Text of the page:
There are some incredible Indigenous youth rising up and using their voices to address the climate crisis. In 2018, Autumn Peltier, member of Wikwemikong Unceded First Nation on Manitoulin Island, stood before the UN General Assembly and told the world to “warrior up” and take a stand for the planet. Ta’Kaiya Blaney, member of Tla’amin First Nation from Salish Sea in British Columbia, has been raising awareness through word and song, about the destruction of her lands and traditional resources since the age of eight.
Beze Gray and Vanessa Gray, Anishnaabe land/water protectors from Aamjiwnaang First Nation have devoted their lives to protecting their community in southern Ontario’s Chemical Valley. They founded Aamjiwnaang & Sarnia Against Pipelines, a collective of Anishinaabe land defenders that uses nonviolent direct action and education to raise awareness about environmental injustice.
Beze is also one of seven young people suing the Ontario government for weakening the province’s 2030 climate target. The applicants in the case, called #GENClimateAction, range in age from 13 to 25 and are taking action because they know they will bear the costs of climate inaction more than previous generations. Other Indigenous youth represented in this case include Shaelyn Wabegijig and Shelby Gagnon.
When asked why they are taking Ontario to court for weakening its climate targets, Beze says, “I know the impacts of big corporations on the land and people, what happens to the land, happens to the people. When I think about the future, I feel scared about how climate change will impact my community’s way of practicing our culture, teachings and our health. We need to hold the Ontario government accountable for upholding treaties and higher standards for the land and future.”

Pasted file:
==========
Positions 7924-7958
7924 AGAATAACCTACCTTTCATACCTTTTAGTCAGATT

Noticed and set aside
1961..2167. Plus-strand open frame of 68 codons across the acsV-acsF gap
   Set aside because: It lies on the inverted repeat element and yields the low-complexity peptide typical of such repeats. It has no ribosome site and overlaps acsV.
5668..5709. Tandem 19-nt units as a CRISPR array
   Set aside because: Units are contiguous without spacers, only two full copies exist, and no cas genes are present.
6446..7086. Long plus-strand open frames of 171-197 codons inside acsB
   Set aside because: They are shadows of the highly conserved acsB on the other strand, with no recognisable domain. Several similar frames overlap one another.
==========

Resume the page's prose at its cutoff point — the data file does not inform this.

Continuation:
Today we recognize and give gratitude for the words and power of these and so many other young Indigenous people who are leaders in the climate movement.
Today’s resources offer a deep dive into the work and stories of Indigenous youth on the frontlines of climate justice:
- Read the KAIROS Trailblazer about Autumn Peltier, Indigenous water protector
- Watch the video for Ta’Kaiya Blaney’s song Earth Revolution
- Explore and support the work of Aamjiwnaang and Sarnia Against Pipelines (ASAP), founded by siblings Vanessa and Beze Gray. Watch Canada’s Toxic Chemical Valley to learn more about Aamjiwnaang First Nation’s experiences with pollution and environmental racism.
As we prepare for the Global Day of Climate Action next Friday (September 25), we thought today would be a good opportunity to make some art. Grab your paints and brushes, your banners and sharpies! Global Climate Strike says it best:
Art is a powerful way we can continue to build connections, engage people, tell our stories, and demand change while the pandemic continues.
Check out this art kit from Global Climate Strike: https://globalclimatestrike.net/art/ and let your creative juices flow!